Traverse City Record-Eagle

Rebecca Lindamood: Foodie With Family

November 2, 2008

Foodie With Family: Boys are enigmas

Every single time I think I might be getting a handle on how little boys think, they go and prove that I'll never figure them out. I could fill every column that I write with the ridiculous things I say and do in my attempts to be a competent parent. For example, I heard myself saying, "Hey! Knock it off! You and I both know you're looking at him and laughing on the inside whether or not you're moving your face. You're driving him nuts!" It's much more valuable, in the interest of later blackmail material, to have a chronicle of the silly things my children do in the course of simply living.

While preparing the boys for bed the other night I stationed myself in the bathroom for the toothbrushing assembly line. My eldest and my baby were done first and removed themselves to the bedroom to climb into bed and await their brothers. I heard Rowan crying his little head off in his crib because he did not want to go to bed. I called to Liam to make sure Rowan was alright. Having established that there was nothing worse going on than a case of want-to-stay-up-late-itis I figured I could let him cry it out a bit while helping the other boys get ready. Liam was not so complacent.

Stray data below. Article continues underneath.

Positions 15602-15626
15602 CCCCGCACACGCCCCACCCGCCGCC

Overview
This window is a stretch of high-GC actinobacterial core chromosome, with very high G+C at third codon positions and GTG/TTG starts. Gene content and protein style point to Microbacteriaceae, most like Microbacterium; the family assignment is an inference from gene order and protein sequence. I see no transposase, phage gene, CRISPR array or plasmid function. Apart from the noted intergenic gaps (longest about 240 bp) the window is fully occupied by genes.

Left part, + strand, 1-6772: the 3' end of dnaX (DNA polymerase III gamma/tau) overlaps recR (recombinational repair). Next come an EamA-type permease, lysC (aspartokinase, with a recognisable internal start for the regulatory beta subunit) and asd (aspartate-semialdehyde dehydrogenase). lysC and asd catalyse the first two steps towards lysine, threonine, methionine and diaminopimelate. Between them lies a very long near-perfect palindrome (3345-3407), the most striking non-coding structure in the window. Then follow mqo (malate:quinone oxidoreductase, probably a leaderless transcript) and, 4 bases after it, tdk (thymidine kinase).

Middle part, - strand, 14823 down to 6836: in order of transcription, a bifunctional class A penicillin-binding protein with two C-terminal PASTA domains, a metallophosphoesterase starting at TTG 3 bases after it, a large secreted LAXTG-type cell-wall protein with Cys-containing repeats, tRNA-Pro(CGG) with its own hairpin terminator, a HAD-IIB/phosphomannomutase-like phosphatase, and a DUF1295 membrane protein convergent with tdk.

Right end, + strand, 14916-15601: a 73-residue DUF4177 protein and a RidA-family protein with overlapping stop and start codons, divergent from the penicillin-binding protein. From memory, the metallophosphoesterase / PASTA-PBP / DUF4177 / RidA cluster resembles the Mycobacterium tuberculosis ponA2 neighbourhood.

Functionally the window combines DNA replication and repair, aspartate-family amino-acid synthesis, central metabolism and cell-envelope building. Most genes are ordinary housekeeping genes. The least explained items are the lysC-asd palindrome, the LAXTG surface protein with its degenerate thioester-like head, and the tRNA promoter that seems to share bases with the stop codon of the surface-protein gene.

I could hear him trying to cheer up his baby brother. He tried reading a book, telling a joke and doing a silly dance. After each attempt to calm his brother down, Liam received a resounding screech of protest. There was a huge repeating crashing sound that was Liam "rocking the crib." I promptly stopped the crib-rocking and turned around to fold some clothes that had been tossed to the four corners of the room while telling Liam, "You've done a wonderful job trying to calm down Rowan. I think it's really sweet that you want him to be happy, but I think you can stop now and just let him settle himself down." I came around full circle after folding expecting to be looking my ten-year-old in the face and instead saw him lying on his back with his legs and arms in the air looking expectantly at his wee banshee of a brother.

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